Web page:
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Top SEC Official Has Encouraging Words About Compliance And Ethics Programs

On October 11, Lorin L. Reisner (left), Deputy Director, Division of Enforcement of the Securities and Exchange Commission, gave the keynote address at the PLI Advanced Compliance and Ethics Workshop 2011 in New York City. With his permission, here are some of the key points Reisner made about C&E programs in that speech; given the source, these should be of interest to boards of directors, senior managers and others responsible for safeguarding the well-being of publicly traded companies.

Government credit for C&E programs.  After noting that it is formal SEC policy to give credit in enforcement decisions for effective C&E programs, Reisner added that there is “another important benefit of good corporate citizenship and effective compliance when dealing with the government.  Every day, our enforcement staff makes judgments about the inferences that are properly drawn from the evidence under investigation.  Of course we are always going to draw the inferences that are most clearly warranted by the evidence. It is only common sense, however, that a company that can demonstrate an effective compliance program and a genuine commitment to the principles of fairness, respect for the law, integrity and professionalism can only benefit when those inferences are drawn. I cannot emphasize enough the level of trust that a genuine commitment to these principles can inspire and the level of distrust that ignoring or merely paying lip service to these principles can yield.” (Emphasis added).

The importance of C&E incentives to program effectiveness.  In considering companies’ C&E programs, Reisner stated, “[i]t is deeds and not words that make a compliance program effective, and deeds and not words that will help you when dealing with enforcement authorities. That means taking a good, hard, critical look at the company and asking whether it actually practices the values that make you proud.  It means that integrity and professionalism drive who gets recognized as excellent. It means making integrity and professionalism part of the promotion, compensation and evaluation processes for a company and taking swift and meaningful action against employees at every level who fail to meet these standards.”  (Emphasis added, and note that the SEC has been in the forefront of stressing the importance of internal incentives to program efficacy since this important speech in 2004 by its then head of enforcement).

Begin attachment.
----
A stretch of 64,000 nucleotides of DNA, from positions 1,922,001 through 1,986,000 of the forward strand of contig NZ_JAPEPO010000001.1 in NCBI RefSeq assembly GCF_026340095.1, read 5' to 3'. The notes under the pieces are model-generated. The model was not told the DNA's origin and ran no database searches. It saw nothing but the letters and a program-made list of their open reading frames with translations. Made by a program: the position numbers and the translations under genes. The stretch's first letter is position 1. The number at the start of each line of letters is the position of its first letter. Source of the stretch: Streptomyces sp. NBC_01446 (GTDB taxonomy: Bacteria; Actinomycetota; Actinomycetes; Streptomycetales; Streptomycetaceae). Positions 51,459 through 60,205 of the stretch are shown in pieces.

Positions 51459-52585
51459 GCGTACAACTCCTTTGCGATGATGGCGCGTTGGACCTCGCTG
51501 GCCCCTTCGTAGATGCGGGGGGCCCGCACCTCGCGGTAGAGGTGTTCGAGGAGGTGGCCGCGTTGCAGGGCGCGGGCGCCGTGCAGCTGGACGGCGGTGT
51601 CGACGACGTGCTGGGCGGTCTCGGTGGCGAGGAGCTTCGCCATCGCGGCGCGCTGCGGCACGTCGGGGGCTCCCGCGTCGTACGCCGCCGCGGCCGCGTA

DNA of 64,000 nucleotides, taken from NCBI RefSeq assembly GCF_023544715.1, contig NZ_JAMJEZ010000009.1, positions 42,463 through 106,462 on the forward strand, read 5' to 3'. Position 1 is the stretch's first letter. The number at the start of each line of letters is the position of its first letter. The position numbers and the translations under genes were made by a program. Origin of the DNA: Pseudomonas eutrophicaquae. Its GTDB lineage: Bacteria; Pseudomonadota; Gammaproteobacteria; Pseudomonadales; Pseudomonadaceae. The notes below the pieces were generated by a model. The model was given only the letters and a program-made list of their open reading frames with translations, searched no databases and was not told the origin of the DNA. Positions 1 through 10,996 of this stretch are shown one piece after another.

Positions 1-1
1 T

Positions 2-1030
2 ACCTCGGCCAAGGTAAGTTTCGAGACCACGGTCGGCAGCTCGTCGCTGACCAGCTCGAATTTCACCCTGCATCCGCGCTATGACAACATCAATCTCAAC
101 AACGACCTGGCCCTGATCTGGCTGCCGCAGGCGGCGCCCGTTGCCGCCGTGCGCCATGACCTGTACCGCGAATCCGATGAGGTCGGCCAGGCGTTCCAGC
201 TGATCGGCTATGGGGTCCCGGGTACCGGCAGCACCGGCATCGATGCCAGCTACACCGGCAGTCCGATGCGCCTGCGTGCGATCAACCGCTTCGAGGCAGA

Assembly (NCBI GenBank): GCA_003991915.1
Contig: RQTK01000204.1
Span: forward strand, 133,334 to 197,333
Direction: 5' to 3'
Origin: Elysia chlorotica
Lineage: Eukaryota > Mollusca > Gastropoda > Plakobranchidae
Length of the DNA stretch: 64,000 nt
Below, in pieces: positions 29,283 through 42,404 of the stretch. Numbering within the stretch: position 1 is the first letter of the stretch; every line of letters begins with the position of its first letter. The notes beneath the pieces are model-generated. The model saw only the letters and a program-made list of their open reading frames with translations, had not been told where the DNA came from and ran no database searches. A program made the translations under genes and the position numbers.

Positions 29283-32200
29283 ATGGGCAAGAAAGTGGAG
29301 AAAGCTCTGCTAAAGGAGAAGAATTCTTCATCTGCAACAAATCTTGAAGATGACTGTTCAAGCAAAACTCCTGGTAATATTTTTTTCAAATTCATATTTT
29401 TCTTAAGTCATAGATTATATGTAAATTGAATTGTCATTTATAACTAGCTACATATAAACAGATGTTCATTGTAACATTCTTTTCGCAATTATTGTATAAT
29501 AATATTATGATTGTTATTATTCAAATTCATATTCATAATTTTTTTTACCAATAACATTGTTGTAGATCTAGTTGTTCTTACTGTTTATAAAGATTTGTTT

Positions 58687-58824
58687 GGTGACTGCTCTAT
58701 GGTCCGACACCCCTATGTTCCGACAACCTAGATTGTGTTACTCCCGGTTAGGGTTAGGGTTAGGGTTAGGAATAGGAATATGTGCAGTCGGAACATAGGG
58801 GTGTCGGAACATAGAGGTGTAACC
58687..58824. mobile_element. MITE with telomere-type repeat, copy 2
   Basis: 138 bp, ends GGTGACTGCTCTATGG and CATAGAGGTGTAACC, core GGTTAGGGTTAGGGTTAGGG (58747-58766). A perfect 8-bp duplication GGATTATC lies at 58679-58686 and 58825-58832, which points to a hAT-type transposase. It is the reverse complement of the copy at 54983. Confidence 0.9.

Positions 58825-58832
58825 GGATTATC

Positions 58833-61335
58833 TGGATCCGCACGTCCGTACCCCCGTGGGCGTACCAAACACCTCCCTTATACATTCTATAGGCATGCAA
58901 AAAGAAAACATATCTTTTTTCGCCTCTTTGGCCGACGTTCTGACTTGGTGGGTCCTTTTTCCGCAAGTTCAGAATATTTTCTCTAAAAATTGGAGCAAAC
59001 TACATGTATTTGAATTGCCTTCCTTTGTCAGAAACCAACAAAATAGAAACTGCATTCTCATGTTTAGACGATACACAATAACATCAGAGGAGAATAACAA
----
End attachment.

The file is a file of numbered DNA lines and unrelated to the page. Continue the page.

Warning signs.  Reisner identified several important  warning signs about a company’s compliance culture:

  • “[A] practice of playing it close to the line of what the law allows. …An effective compliance culture identifies and confronts employees, business units or business functions that have an orientation toward walking close to the line and keeps them well within the boundaries.”
  • “[A]n emphasis on technical compliance without a more basic commitment to integrity and professionalism.  Instilling professional integrity throughout an organization is not a check-the-box exercise.  Simply meeting the minimum standards required when it comes to professional integrity is not consistent with a culture of excellence,” he cautioned. C&E personnel should also “[b]e on the lookout for people who are overly technical in their approach to issues of ethics and professional responsibility, particularly those who may disparage or diminish the importance of respect for the law and protecting the organization from reputational harm.” Reisner suggested as well that companies be watchful “for unprofessional conduct that may not be unlawful but is just unhelpful or disrespectful to others in the organization. Very often it is those individuals who are most likely to create legal risk.”
  • “[E]xplanations that don’t add up.  If someone explains something to you in a way that you don’t understand, don’t accept it. And don’t allow others to be enablers by accepting explanations that don’t make sense. In many ways, one of the important lessons of the financial crisis is that highly sophisticated models that can explain away risk but defy common sense shouldn’t be trusted. Don’t fall into this trap. If something doesn’t look right and can’t be explained to your satisfaction in a simple and straight-forward way it is usually a danger sign.” 
  • Finally, Reisner identified as a warning sign an organization’s limiting “the access of legal and compliance personnel to senior leadership of the company. Senior leadership cannot be fully engaged in establishing a culture of compliance, if they are not hearing candidly and regularly from those on the front lines of compliance efforts.” He also warned of the dangers of treating “lawyers and compliance professionals as hallway monitors rather than trusted advisors.”


I believe that Reisner’s remarks contain a treasure trove of information helpful to C&E programs. First, his explanation of the ways in which effective programs matter in the enforcement context is a powerful reminder of how strong C&E efforts can play a life-saving role for some companies. Second, his emphasis on program incentives should encourage the many companies that are still struggling with this challenging C&E program element to forge ahead. Finally, his identification of key warning signs should help inform how every board (or board committee) oversees their respective companies’ C&E programs.


Jeffrey M. Kaplan, a partner in the Princeton, New Jersey office of Kaplan & Walker LLP, has practiced in the compliance law field since the early 1990’s. He serves as Adjunct Professor of Business Ethics at NYU’s Stern School of Business. He co-authored the Anti-Corruption Compliance Program Benchmarking Survey. Jeff can be contacted here.

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